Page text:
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I have always loved Dean Koontz and although his books are classified as horror this seems a bit narrow a category! His books are widely different, with themes ranging from genetic experiments, psycho killers and the occult but throughout is always seen the theme of good triumphing over evil.
Many horror writers give an impression of impending doom and I always worry slightly that the authors are a little mad for their own good but Koontz is an optimist and this is clearly seen throughout his novels.
Watchers is my favourite Koontz and my paperback is sadly wrecked with its much overuse!!! Happily I have now bought the kindle version....indestrucible!!!!
Golden retrievers play a big role in most of Koontz's novels and in Watchers Einstein is one of the main characters. A love of dogs is not required to be completely engrossed in this tale where scientific experimentation has produced a pair of spookily intelligent animals that change the lives of all who come into contact with them!
Everyone has always wanted to know what it would be like to find a way to communicate with their pet and this novel gave me shivers as Travis Cornell after finding Einstein soon discovers that this is no ordinary dog!!
Romantics...do not despair, as Watchers includes a romantic interest as well as a very psychologically disturbed assassin just to make things even more interesting!!
I discovered Dean Koontz by chance, when a friend lent me one of his books, Dragon Tears, which spooked me. After that, I became addicted but I have to admit that not all of Koontz's books are of the same standard, so when I bought this one I had no idea that I would be thrilled, surprised, moved, shaken and stirred more than one of James Bond's famous martinis (which in fact is only shaken but not stirred!).
I started reading and I was soon transported in a wood, hand in hand with Travis, the loner who, early in the book, finds a very special dog called Einstein. A few chapters later I ran with Nora out of the house where she was attacked and later still I felt for the "other" horrible creature, the bloodthirsty monster with a touch of good in his soul, and a passion for Mickey Mouse.
I confess: I got so emotional that I cried. And I cried more that once!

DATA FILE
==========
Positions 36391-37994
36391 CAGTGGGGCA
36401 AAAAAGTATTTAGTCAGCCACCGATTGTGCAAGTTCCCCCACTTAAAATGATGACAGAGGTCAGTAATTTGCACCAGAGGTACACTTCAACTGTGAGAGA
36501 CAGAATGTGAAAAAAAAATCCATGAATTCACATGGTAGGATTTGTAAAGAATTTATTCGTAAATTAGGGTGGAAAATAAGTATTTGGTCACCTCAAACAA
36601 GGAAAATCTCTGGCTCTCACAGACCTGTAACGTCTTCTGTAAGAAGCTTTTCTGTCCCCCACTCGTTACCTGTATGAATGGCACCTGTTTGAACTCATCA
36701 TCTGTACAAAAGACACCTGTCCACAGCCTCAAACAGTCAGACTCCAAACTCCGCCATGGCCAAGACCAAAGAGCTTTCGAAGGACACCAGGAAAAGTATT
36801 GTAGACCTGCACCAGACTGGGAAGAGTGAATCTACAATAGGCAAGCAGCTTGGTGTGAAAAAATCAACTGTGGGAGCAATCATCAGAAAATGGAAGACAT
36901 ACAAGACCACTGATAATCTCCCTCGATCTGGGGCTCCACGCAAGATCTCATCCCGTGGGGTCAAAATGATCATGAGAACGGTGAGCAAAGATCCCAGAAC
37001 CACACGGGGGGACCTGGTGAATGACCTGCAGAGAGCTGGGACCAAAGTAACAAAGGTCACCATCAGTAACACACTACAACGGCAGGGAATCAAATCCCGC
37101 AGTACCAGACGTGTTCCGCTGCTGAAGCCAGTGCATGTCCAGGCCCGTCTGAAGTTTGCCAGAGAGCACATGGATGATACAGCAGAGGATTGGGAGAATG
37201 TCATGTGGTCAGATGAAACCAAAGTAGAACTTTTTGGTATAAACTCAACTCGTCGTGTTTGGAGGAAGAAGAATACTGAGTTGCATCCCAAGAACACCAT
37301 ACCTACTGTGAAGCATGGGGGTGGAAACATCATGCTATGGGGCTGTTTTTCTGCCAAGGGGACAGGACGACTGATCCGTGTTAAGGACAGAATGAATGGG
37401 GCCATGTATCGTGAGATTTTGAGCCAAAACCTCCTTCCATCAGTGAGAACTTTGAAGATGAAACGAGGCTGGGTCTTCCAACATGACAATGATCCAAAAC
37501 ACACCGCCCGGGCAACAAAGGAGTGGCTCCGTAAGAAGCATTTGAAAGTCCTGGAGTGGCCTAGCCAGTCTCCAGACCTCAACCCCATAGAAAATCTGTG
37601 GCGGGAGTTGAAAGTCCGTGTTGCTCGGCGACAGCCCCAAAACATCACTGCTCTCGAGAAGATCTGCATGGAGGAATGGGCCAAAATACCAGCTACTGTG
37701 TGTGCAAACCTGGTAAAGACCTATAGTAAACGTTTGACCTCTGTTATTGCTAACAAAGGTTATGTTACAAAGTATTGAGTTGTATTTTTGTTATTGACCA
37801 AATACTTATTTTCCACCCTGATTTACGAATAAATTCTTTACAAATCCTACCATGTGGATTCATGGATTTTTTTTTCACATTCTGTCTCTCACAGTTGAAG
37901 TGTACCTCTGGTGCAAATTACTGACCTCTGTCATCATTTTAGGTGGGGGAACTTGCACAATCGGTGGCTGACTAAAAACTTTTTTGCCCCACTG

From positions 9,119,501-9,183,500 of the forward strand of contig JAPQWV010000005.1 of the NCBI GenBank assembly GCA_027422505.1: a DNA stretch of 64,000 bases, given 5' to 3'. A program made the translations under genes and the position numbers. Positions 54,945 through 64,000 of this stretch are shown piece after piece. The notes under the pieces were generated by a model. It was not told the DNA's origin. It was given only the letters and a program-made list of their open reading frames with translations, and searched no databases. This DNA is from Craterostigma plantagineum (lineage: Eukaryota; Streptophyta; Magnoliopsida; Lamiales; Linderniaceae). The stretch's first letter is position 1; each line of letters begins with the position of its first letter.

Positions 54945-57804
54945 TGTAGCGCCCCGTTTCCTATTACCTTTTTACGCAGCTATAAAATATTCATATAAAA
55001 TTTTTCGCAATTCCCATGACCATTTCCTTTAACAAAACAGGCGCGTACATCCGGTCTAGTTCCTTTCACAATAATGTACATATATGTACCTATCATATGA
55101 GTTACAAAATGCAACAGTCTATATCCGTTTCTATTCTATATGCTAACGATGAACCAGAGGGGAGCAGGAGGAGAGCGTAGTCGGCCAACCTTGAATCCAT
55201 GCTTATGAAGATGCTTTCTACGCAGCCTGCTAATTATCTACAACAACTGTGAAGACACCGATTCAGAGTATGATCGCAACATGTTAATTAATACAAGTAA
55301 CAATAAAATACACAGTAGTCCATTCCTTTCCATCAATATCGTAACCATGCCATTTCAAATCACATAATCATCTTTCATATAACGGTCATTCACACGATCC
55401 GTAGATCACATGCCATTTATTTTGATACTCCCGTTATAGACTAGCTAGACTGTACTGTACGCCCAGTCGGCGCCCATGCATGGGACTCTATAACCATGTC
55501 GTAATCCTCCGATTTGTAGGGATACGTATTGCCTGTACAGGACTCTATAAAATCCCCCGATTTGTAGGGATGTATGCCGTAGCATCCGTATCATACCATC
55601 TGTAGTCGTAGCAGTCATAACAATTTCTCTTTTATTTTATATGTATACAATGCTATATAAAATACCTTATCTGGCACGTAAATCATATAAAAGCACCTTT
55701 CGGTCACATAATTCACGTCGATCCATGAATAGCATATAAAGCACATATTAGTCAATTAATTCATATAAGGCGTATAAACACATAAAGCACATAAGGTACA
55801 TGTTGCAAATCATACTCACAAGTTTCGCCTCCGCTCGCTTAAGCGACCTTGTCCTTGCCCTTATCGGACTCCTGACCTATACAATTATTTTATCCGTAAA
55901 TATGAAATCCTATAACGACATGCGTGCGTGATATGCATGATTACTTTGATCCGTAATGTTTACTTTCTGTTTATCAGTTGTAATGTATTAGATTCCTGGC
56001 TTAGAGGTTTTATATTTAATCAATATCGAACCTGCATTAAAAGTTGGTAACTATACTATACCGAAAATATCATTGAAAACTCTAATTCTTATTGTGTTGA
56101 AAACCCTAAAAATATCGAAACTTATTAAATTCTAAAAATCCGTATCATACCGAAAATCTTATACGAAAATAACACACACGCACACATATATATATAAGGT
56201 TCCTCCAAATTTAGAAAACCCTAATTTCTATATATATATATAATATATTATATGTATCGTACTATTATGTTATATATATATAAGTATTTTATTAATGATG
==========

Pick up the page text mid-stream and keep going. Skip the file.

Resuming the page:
Like in many other books by Dean Koontz, the good characters are really good, moral people and the bad ones are very dark beings, but in this book each character is so real you will not forget them and the "monster" is not a total monster after all. I advise you not to read much about the plot before buying the book, just start reading and be transported in its world.
Beware though: when you finish you might really really want to get a puppy golden retriever.
The Watchers by Dean Koontz is one of the best books I have ever read! I have read a lot of Dean Koontz books but I have to say that this is may fav. They escape from a secret government: two mutant creatures, both changed utterly form the animals they once were. And no one who encounters them will ever be the same again: A lonely widower; a ruthless assassin; a beautiful woman; a governement agent. Drawn together in a deadly hunt, all four are inexorably propelled towards a confrontation with an evil beyond human imagining. The book is based around Travis, a loner looking to find some meaning in his life after losing his wife. Nora, a very timid and afraid woman ruled by her aunt as a child, stalked by Streck the offensive cocky tv repair man. Einstein, the wonder dog with human intelligence who has escaped from a secret government compound and will bring happiness to the lives of Travis and Nora, and of course the mutant creature that has also escaped, but this is no wonder creature, it is evil and leaves death along it way, it's main goal, to distroy Einstein! It will not take you long to get completely addicted to this book and once you start you will find it very hard to put down. By the time you get to the end of this book you will find that you have experienced a bit of a laugh, a few sad times and quite a few scares and shocks! This is a must have for any koontz fan, readers of Steven King and Richard Layman will also enjoy it!